Short Story: Crush - by Elias Onah

I met Mike at the cinema. We went together with John my twin brother to see one of the latest movies in town. We had almost entered the cinema hall when a handsome looking young man intercepted. 

“Hello gentleman and lady, am sorry for the intrusion. I am Mike and I’m new here, could this be Ozone Cinemas?” 
John and I unanimously gave a response that sounded like a chorus, “yes”.

He smiled with an aura of self-confidence, thanked us and strutted to take a seat in front of us. He had a sonorous voice blended with a foreign accent. He had come to hang out with a friend he met on social media while he was in Europe. They had hatched plans to go on a date whenever he returned to Nigeria. He sat down while awaiting the arrival of his friend with his left leg crossed over his right thigh and started making a call to inform her of his arrival.

My heart throbbed at the sight of this prepossessing young man. I had never crushed on a man at first sight in all my life. My culture never believed a woman’s heart could be as vulnerable as not to be able to filter the flow of blood mixed with some impure emotional imprints. 

Because of this, we were culturally bound to play dumb or stay naive on matters of the heart. It would be a lesser evil for an Ideal African lady to sulk and die in silence than to downplay on the supposedly pristine and unimpeachable rich cultural values of our people to open up to a man she was crushing on. Such a lady was not worthy to be called a well cultured African woman. She would be termed a cheap or loose woman. 

My father often said, “a typical Ukelle woman should be too proud to declare her intention to a man, otherwise she would be too shy and frustrated if she loses. If she declares her intention to a man and the man disapproves it, She would have dealt a fatal blow to her fragile ego and it might take her eternity to recuperate from this wound she inflicts on herself. The dignity of a woman lies in being wooed”. I often wondered why our culture overemphasized the rules that gave women dignity and prestige at the detriment of the rules that gave them personal happiness and fulfillment. Our culture restricted women’s freedom to the extent that they hardly go for what they want. They were expected to wait and receive what was presented to them whether they liked it or not. They were often times groomed to please the culture and displease themselves. Because of this, I tried to shield my heart to be immune to infatuation. My heart wanted what it wanted but often times lacked the courage to go for what it wanted because of some cultural strings.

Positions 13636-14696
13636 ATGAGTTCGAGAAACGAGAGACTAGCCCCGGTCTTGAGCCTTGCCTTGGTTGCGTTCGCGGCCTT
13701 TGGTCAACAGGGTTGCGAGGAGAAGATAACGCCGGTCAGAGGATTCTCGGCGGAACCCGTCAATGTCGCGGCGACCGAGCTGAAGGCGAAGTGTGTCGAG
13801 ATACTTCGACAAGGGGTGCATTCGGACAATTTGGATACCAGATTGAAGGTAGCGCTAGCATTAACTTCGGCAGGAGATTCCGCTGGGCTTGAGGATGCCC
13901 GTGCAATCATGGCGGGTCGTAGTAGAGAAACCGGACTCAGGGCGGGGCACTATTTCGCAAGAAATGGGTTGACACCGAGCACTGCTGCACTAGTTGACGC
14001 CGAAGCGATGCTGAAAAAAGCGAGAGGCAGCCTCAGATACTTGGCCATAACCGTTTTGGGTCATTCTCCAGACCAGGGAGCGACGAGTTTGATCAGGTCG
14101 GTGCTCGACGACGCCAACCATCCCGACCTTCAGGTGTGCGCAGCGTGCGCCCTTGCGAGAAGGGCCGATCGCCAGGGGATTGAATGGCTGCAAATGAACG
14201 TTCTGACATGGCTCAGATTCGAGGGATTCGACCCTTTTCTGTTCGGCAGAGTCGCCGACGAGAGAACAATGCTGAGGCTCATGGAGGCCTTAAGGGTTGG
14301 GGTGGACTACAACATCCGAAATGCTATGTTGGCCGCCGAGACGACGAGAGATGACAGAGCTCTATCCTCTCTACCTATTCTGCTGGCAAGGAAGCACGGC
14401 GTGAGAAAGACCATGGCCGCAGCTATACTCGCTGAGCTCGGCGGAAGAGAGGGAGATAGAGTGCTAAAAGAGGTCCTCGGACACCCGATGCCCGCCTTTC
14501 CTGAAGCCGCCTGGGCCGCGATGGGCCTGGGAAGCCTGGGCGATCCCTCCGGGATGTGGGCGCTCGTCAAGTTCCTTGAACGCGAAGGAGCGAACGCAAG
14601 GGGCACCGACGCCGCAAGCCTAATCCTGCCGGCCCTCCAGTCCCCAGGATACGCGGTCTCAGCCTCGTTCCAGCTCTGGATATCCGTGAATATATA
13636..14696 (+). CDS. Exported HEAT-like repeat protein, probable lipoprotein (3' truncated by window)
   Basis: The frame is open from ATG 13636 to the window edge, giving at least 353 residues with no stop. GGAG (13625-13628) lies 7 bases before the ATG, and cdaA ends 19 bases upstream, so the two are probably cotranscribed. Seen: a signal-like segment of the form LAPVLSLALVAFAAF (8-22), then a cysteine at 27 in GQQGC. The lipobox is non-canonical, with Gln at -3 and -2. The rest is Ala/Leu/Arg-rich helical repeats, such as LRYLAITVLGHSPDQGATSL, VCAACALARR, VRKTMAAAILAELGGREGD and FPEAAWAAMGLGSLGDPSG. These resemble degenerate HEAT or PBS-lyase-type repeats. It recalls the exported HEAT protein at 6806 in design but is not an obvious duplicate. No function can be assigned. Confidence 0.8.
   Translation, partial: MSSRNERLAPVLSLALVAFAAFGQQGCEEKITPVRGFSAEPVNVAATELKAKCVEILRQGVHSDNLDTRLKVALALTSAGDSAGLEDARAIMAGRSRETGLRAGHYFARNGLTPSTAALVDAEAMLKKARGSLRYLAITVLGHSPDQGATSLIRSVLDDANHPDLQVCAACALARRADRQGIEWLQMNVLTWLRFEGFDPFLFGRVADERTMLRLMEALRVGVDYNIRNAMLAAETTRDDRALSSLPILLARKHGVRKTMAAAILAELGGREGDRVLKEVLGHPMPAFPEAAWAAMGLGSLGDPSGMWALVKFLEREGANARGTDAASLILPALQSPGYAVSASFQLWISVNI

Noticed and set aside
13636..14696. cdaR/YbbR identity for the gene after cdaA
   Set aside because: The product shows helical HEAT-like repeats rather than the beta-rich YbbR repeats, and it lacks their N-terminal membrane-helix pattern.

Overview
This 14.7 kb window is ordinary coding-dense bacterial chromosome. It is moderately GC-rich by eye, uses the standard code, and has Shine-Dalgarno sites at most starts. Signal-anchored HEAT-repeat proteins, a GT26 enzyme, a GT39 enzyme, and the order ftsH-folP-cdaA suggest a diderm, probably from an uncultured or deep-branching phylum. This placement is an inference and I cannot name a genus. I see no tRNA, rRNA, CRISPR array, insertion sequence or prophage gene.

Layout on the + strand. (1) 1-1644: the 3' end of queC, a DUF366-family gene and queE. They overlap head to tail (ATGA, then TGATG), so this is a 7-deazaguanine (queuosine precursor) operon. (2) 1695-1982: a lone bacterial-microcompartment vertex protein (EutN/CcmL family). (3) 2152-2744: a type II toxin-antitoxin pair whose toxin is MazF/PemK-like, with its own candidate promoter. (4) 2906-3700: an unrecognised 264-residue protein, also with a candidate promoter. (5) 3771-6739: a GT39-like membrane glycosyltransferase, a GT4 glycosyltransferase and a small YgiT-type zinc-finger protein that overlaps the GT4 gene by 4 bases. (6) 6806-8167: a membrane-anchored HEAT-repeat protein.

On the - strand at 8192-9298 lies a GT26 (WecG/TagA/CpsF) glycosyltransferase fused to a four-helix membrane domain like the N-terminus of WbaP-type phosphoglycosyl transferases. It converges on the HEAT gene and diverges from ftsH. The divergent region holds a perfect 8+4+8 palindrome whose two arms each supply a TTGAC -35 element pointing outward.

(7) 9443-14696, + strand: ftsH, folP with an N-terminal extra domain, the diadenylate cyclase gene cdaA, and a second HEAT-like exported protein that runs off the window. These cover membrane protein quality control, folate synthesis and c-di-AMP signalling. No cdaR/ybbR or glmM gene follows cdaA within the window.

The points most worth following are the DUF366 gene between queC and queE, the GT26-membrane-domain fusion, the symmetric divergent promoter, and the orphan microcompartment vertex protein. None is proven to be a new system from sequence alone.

Throughout the time we spent at the cinema, my mind eyes were fixed on Mike as I buried my head on the ground, trying to assuage this emotional hangover. I had never seen a man so gentle, polite and soft spoken in all my life as this! His soft voice could pierce the impenetrable heart of a woman in a split second. John tapped me, “Suzy, are you okay?” “I’m fine”, I answered. 

Mike walked up to me with a smile that seemed like the whole heaven had smiled on me. “You are beautiful,” he said. I smiled with an uncontrollable excitement mixed with an air of feminine shyness and said, “thank you”. He drew close to me and whispered the sweetest words to my ears, “I love you”. I lifted up my head from where it had lain on the chair all the while. Behold, it was only a fantasy!

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